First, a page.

Visual feast: tracing Fortnum & Mason’s rich culinary and illustrative history
Founded over 300 years ago, Fortnum & Mason is bound to have amassed a few treasures and accolades along the way – the most recent, a Wallpaper* Design Award for its first-ever cookbook (below). So to Piccadilly, where Fortnum & Mason’s grandiose space is not only home to lavish gourmet spreads, but to a trove of historical riches nestled away in an unassuming (and secretive) bunker-like space.
Fortnum & Mason’s cookbook (pictured on cover, ’Lobster in a top hat’, by WM Hendy, 1938) alongside a selection of illustrative ephemera from the archive. Photography: Jessica Klingelfuss
Here, the upscale department store’s three-century history practically spills out as you enter, although there is a sense of order to the seemingly endless piles of ephemera, packages and trinkets. A far cry from the immaculately presented goods on its shop floors, this clandestine Aladdin’s cave paints a lively picture of the bastion of (normally) meticulous merchandising.
The gatekeeper of the brand’s annals is Dr Andrea Tanner, Fortnum’s long-time archivist. While the archive isn’t open to the general public, Fortnum’s ’throwback Thursday’ posts on Instagram are a good place to start, Dr Tanner suggests. The artefacts she collects chart the fascinating history of a pioneering brand, the latter descriptor being most apt – at one time, Fortnum’s had an expedition department that sent travellers to the plains of Africa and the peak of Everest.
Fortnum’s spins British breakfast staples into a slap-up morning meal in its latest book, scooping a Wallpaper* Design Award for Best Brunch (see W*215). Photography: Matthew Donaldson. Lifestyle: Emma Moore. Food stylist: Maud Eden
Aside from gastronomic delights, Fortnum’s is celebrated for its memorable collaborations with illustrators, artists, letterists and set designers, which began in the 1920s. Its signature colour, ’eau de Nil’ (water of the Nile), is a striking turquoise-y affair that marks only its most special products, while the store has also commissioned original typefaces. (‘Typography is one of our passions,’ Dr Tanner says.) So how does the retailer remain relevant after three centuries? ‘You have to constantly innovate,’ she continue. ‘You can’t betray your core values – or rest on your laurels.’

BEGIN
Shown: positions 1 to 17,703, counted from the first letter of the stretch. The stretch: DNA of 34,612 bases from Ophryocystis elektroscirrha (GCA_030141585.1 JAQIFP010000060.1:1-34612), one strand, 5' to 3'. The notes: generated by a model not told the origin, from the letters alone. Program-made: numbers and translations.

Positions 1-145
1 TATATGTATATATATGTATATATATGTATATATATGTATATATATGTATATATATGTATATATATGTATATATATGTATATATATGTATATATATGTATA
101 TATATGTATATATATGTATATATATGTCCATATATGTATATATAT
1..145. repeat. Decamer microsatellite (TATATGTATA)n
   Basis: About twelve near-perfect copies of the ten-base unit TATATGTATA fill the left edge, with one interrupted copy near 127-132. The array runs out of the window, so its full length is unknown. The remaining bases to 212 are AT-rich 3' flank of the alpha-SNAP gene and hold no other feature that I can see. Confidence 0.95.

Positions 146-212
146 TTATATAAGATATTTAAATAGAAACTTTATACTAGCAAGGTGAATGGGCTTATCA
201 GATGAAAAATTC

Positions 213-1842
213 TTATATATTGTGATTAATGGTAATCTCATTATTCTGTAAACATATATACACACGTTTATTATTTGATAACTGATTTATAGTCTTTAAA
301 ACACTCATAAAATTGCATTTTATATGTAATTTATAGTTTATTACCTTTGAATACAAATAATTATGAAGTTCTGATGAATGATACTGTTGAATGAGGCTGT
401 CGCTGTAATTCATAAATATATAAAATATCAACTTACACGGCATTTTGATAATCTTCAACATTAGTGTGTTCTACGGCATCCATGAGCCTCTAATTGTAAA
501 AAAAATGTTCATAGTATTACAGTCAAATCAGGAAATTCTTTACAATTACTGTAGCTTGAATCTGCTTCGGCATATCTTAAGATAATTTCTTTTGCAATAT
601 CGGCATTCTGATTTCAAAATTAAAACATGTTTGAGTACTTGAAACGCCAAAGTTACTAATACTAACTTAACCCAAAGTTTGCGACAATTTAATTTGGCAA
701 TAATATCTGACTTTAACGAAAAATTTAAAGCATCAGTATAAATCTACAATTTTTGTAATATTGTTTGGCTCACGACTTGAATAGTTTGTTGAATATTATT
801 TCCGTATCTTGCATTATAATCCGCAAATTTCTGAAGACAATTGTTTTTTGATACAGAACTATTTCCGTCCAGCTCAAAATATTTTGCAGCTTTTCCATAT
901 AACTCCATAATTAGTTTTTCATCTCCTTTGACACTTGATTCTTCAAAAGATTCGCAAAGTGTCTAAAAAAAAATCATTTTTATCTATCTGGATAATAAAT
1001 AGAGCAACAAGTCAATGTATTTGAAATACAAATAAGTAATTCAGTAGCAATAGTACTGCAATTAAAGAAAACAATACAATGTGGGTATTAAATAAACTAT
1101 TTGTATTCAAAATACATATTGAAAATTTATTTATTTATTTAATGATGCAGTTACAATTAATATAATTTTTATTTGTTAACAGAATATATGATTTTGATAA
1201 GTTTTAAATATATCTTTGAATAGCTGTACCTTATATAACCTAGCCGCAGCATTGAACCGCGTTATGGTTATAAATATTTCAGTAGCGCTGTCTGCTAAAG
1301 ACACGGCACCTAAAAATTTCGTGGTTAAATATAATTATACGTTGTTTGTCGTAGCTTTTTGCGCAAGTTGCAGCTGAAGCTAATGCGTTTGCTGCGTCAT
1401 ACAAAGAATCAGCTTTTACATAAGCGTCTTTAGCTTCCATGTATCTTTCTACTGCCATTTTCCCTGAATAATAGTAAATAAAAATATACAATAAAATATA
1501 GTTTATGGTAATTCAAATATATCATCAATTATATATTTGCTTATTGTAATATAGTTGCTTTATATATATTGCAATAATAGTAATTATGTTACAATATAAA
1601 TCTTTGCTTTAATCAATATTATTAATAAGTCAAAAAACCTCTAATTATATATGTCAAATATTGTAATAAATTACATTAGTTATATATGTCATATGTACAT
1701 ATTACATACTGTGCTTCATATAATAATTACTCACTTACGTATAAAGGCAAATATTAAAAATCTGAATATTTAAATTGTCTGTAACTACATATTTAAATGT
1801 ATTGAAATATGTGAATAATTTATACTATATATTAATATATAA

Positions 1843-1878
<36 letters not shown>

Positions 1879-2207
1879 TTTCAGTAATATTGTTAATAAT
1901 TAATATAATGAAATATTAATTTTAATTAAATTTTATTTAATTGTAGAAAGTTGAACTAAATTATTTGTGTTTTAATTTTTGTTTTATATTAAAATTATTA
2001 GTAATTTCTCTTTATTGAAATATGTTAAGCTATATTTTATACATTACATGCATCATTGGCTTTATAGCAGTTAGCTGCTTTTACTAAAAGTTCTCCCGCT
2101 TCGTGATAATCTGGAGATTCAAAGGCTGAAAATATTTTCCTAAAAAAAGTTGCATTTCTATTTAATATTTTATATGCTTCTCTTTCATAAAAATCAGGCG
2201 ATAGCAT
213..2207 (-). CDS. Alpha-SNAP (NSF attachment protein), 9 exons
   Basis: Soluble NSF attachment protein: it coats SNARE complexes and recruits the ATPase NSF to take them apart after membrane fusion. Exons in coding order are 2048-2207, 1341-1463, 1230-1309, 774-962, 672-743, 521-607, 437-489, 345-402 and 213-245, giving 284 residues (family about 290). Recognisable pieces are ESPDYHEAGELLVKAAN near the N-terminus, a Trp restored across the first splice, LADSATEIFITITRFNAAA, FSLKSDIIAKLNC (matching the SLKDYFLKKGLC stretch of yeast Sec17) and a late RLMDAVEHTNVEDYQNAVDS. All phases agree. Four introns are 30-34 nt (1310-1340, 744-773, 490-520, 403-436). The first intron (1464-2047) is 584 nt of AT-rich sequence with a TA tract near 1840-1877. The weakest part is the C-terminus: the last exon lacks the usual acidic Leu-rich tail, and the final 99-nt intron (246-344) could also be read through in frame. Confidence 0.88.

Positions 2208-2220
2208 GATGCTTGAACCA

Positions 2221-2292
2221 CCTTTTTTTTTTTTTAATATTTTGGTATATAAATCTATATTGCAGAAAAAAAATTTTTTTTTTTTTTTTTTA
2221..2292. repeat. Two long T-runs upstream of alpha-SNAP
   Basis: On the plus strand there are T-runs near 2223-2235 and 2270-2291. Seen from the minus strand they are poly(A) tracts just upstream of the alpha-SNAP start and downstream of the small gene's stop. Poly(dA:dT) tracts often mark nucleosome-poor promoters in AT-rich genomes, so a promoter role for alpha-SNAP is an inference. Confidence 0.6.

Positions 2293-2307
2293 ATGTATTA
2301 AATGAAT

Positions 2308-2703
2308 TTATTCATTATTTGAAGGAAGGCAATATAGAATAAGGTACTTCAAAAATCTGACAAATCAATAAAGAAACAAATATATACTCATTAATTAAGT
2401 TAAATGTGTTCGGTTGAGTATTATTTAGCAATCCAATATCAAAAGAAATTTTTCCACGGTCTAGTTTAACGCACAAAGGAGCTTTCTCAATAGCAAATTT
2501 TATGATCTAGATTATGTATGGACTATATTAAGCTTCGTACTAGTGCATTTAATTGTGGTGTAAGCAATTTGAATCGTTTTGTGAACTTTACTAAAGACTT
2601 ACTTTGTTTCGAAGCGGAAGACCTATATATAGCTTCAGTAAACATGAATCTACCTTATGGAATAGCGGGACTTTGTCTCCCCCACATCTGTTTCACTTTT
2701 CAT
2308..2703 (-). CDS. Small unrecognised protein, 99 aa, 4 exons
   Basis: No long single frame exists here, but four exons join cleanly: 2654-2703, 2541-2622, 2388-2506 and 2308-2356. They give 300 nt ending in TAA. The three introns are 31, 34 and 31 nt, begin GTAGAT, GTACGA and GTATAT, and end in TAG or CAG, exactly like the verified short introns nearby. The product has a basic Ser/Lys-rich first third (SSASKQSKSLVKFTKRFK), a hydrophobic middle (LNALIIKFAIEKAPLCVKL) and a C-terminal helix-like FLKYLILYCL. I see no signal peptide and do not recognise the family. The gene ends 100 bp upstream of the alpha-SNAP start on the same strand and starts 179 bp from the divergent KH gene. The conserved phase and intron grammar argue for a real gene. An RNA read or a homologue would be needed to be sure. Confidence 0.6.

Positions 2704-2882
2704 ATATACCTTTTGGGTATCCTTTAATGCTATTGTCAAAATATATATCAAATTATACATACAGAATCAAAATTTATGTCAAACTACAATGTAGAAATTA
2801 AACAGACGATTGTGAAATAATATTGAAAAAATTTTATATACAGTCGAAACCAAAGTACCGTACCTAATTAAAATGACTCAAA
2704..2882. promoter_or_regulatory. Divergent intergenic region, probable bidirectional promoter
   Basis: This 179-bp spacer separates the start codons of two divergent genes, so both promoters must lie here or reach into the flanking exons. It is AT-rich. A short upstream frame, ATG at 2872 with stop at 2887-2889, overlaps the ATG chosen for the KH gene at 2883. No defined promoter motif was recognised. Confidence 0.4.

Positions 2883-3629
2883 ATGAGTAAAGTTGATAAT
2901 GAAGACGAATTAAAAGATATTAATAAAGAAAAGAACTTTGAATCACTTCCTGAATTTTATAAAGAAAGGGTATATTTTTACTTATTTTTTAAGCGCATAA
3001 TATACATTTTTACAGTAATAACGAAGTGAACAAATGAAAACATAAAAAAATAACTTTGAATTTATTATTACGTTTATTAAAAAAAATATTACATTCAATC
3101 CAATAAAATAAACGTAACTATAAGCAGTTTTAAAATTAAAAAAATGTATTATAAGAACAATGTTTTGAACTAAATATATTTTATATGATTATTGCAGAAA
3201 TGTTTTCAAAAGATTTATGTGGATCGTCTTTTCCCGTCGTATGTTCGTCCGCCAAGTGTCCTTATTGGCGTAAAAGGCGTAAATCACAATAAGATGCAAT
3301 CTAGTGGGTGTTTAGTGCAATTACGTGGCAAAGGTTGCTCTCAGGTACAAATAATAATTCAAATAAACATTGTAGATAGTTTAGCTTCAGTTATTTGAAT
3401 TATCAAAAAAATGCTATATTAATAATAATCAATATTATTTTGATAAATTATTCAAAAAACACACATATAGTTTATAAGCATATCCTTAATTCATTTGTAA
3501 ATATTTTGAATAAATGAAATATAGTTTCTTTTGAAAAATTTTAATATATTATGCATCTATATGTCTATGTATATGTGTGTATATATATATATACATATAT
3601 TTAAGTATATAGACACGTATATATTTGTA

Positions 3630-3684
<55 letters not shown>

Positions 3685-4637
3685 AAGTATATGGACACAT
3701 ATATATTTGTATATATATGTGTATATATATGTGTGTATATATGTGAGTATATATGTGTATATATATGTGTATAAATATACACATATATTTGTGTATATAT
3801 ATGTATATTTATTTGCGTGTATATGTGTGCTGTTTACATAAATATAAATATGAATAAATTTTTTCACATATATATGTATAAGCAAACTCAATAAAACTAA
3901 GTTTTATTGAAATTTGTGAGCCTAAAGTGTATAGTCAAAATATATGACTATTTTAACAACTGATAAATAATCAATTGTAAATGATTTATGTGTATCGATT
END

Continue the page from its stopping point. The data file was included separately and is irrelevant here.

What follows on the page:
An array of items in the Fortnum’s archive. Photography: Jessica Klingelfuss
Appropriately the emporium has published its first-ever cookbook, jam-packed with famous recipes – the Fortnum-invented Scotch egg included. The tome pays tribute to the brand’s past, and is peppered with archival illustrations by Edward Bawden and WM Hendy, and looks to its future with a smattering of appetite-whetting photography by David Loftus (shot on location at 181 Piccadilly, behind a shop hoarding on the third floor).
Here are five illustrators who have helped shape the brand’s visual identity…
Edward Bawden (1903–1989)
One of Fortnum’s best-known collaborators, Bawden was a shy, retiring artist who was in some ways the antithesis of Fortnum & Mason (as the story goes, the artist once suggested offering charcoal biscuits and water to guests at a ‘gloom party’). Nevertheless, Bawden produced some of his most memorable work for Fortnum’s; his vivid illustrations graced the pages of many catalogues, some produced in collaboration with letterist Ruth Gill. His last Christmas catalogue for the store – produced in 1959 – is considered one of his finest works. His illustrations feature heavily in Fortnum’s recently published cookbook.
’Cat with ingredients’, by Edward Bawden, 1958, from ’Christmas Catalogue’. Courtesy of Fortnum & Mason’s
Rex Whistler (1905–1944)
Born in Eltham, John ‘Rex’ Whistler showed a precocious talent for art from a young age. He studied at the Slade School of Fine Art and embarked on an illustrious – if sadly short-lived – career after, dabbling in painting, illustration, ballet design and more. Whistler worked at Fortnum’s in the 1930s, crafting a particularly terrific cover for the Entertaining Made Easy food catalogue in 1936. He was killed by a mortar in Normandy during the Second World War.
Ruth Gill (born c. 1910-1920)
Gill was taught by Henry Moore at the Chelsea School of Arts. She was a director of Colman Prentis and Varley when she worked on the logo for Fortnum & Mason in the mid-1950s (below), in conjunction with Bawden.
Ruth Gill’s logo for Fortnum & Mason was inspired by a blade of grass. Photography: Jessica Klingelfuss
Sir Cedric Lockwood Morris (1889–1982)
Morris was one of the finest twentieth-century British painters of flowers and garden produce. His wide engagement with the natural world was reflected equally in his remarkable paintings of birds (shown in their habitats, yet often seen almost as personalities), of animals, and of British and foreign landscapes. No less distinguished was his achievement as a portrait painter, his approach extending from the satirical to the deeply affectionate.
Oliver Messel (1904–1978)
Educated at Eton and a student of influential art teacher Henry Tonks at the Slade, Messel became known for the masks worn at student parties, which he modelled from wax and papier mâché. He soon turned to the ancient art of theatrical mask making, and he was commissioned to create pieces for revues, operas and ballets – eventually leading into his forays in set design. Messel took on small commercial commissions at this time, including a catalogue for Fortnum’s and dressing the store.